The duel between Alexander Hamilton and Aaron Burr, fought with pistols.
This week -- the final week -- goes from page 359 ("The light was far, far away at first, but it approached at a dazzling speed.") to the end of the book. Then we take a break for a few weeks until Gregory Arnott begins leading the reading group for The Widow's Son in August.
There's a lot in this final section about the "fourth soul." Dustin had an interesting comment in the last blog entry: "When Sigismundo thinks about the vegetable, animal, and human souls my mind translates it into the first three systems within the eight system model. However, the descriptions of the fourth soul do not seem to align with the social-sexual system to me. Sigismindo describes the fourth soul as I AM. Maybe the fourth soul lumps the higher circuits, oops systems, together?" I am not an expert on the eight circuit model; what say the rest of you?
Dueling was of course still a thing in the eighteenth century, and RAW does a good job of depicting the stupidity and destructiveness of it. Perhaps the most infamous duel in American history was that of Alexander Hamilton and Aaron Burr, which killed Hamilton. Hamilton's son, Philip, also died in a duel.
While Sigismundo is studying music theory in Paris in 1770, Mozart, age 14, is touring Italy. It was this year that the incident occurred in which Mozart heard Miserere by Gregorio Allegri in performance at the Vatican and wrote it down from memory.
As this is the last blog entry, I want to thank everyone who took part, either by posting a comment or simply by stopping by to read an entry.
Re Dustin's comments: Yes, I think the Masons in this book lump the higher circuits together much as Bob in Prometheus Rising suggests Jung does. Sigismundo's awakening of the fourth soul in this week's section has elements of the morphogenetic system on pg. 360: " Animals, fish, plants, stars, lattices, energies; melting, flaming."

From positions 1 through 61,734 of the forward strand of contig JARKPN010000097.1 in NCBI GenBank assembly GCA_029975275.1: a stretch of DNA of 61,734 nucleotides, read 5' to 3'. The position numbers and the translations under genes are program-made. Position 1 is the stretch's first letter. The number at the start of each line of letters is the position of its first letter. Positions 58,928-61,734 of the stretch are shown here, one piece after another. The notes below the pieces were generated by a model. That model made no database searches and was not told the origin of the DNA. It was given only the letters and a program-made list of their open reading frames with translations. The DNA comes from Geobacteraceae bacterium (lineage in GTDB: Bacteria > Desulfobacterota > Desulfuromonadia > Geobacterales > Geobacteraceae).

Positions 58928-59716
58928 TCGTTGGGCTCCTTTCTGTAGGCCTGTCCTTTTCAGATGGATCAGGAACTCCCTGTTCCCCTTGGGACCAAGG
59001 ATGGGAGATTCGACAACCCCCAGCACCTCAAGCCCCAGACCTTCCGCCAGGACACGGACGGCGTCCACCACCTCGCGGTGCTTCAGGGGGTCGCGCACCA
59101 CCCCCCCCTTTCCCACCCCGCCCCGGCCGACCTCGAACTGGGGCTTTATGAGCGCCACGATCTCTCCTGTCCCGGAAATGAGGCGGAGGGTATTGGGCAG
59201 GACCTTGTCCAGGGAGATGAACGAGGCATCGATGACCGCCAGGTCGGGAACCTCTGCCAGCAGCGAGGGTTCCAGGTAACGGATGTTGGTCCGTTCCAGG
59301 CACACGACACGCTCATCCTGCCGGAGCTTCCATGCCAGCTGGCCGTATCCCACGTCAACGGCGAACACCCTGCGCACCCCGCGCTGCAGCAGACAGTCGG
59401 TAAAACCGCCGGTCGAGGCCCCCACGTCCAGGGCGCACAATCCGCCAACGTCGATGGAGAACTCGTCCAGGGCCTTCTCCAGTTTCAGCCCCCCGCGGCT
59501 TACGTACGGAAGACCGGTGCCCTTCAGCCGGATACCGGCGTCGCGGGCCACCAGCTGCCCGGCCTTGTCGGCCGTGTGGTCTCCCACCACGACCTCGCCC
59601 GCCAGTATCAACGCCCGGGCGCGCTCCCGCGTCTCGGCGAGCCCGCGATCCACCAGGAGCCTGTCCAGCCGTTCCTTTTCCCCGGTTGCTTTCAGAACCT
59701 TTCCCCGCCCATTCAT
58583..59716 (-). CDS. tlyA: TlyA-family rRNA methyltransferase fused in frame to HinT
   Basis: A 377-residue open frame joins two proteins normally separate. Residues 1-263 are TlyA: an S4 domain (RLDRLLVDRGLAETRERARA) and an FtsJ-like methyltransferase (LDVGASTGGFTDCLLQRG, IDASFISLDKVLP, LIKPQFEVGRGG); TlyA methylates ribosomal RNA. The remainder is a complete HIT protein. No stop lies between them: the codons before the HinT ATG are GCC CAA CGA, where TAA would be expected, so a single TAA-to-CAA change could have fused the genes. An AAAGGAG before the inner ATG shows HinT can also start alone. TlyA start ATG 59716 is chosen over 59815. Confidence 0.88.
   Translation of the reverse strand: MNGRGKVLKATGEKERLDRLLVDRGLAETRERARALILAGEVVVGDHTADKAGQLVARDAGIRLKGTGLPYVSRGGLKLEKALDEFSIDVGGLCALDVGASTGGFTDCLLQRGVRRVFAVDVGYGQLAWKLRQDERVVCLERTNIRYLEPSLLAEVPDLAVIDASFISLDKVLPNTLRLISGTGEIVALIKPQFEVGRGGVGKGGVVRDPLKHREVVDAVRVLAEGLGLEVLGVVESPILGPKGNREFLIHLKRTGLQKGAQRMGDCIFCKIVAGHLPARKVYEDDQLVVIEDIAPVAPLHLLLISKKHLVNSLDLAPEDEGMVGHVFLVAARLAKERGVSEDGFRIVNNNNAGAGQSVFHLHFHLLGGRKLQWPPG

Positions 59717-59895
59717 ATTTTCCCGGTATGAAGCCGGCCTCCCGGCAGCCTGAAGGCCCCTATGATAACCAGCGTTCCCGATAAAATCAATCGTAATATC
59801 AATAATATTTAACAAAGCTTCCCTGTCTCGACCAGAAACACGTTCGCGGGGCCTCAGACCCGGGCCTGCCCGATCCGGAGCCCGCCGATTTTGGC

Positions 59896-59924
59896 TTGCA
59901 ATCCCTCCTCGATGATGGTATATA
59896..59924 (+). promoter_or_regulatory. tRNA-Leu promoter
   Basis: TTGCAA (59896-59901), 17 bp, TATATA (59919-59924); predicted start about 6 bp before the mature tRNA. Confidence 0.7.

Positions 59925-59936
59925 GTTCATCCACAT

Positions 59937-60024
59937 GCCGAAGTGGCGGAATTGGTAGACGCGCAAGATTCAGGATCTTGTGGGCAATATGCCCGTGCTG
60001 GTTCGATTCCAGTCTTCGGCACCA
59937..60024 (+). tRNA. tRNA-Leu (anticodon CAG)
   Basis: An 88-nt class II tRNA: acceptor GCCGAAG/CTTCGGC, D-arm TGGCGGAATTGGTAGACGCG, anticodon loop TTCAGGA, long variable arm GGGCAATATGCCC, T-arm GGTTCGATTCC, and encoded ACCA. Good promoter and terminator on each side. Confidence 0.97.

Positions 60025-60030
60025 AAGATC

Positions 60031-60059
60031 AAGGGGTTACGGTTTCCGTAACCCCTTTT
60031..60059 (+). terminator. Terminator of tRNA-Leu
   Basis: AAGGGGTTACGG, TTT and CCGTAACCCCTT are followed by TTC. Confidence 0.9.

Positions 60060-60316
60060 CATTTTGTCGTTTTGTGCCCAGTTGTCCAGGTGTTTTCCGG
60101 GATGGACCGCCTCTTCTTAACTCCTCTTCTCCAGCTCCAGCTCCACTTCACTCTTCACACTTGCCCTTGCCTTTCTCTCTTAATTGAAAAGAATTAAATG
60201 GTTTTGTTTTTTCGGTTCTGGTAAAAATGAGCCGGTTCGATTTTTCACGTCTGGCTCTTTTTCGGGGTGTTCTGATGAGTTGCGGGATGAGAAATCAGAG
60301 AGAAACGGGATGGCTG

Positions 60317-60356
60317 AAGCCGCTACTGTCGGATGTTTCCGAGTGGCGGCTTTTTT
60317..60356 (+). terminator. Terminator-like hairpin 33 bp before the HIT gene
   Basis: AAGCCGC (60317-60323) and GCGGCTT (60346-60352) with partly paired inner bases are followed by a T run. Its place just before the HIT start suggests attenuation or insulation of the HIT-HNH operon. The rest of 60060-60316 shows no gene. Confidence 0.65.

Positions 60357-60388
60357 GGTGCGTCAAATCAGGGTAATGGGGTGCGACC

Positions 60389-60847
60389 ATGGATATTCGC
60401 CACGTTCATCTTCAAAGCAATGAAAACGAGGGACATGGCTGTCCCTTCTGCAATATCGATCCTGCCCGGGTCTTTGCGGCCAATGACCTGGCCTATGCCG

Pg. 361 - the discussion of birdsong makes me think of the music of Messaien.
Pg. 362 - Bob liked the line in the film "They Might Be Giants" that the Garden of Eden stills exists, all around us, all the time.
Pietro has reached the age of 59 in this novel. I met Allen Ginsburg and Robert Creeley at the Ezra Pound Centennial in Maine in 1985 when they had both reached the age of 59. I found myself thinking about this watching Ginsburg in the new Dylan documentary on Netflix. I first read The Earth Will Shake in 1983 at the age of twenty, a bit older than Sigismundo. I reread it today at the age of 57, nearly as old as Pietro (or Ginsburg or Creeley when I met them).
The snow falling on the last page reminds me of the ending of Joyce's "The Dead".
Thank you for leading this journey, Mr. Jackson. I have enjoyed it.
"The Earth Will Shake" begins with Sigismundo experiencing death firsthand and concludes with him confronting the real possibility of his own death in a duel. Despite drinking copious amounts of wine, this tragic possibility sobers him up enough for him to remember his magick exercises with the result of going into an ego-less ("There was no Sigismundo again" p. 361) altered state of consciousness that reminded me of what John Lilly calls the state of High Indifference.
Pietro remembers a key line for times of crisis:
"My habits will carry me through." p. 367 This comes from E.J. Gold's "Voyager's Quatrain" from his book "Life in the Labyrinth":
All phenomena is illusion
Neither attracted nor repelled
Not making any sudden moves
My habits will carry me through
I watched "They Might Be Giants" about 3 days ago with my girlfriend for her to see it. I highly recommend it. The body typing this has been around for 59 years. I experienced many synchronicities connected with this reading group. Though this seems par for the course with RAW material, it never ceases to amaze me. For example, when questioning the so-called Masonic pyramid a couple of weeks ago, a relatively small pyramid (about 5 feet high) inexplicably turned up at a rural intersection I drive past every day.
I liked the line: " ... and the University of Paris was said to have one of the best Natural Philosophy departments in the world" p. 376 Gilles Deleuze taught philosophy at a University in Paris when RAW wrote those lines.
Thank-you, Tom, for hosting this discussion. I believe these group readings significantly contribute to RAW's legacy. I look forward to the next one.
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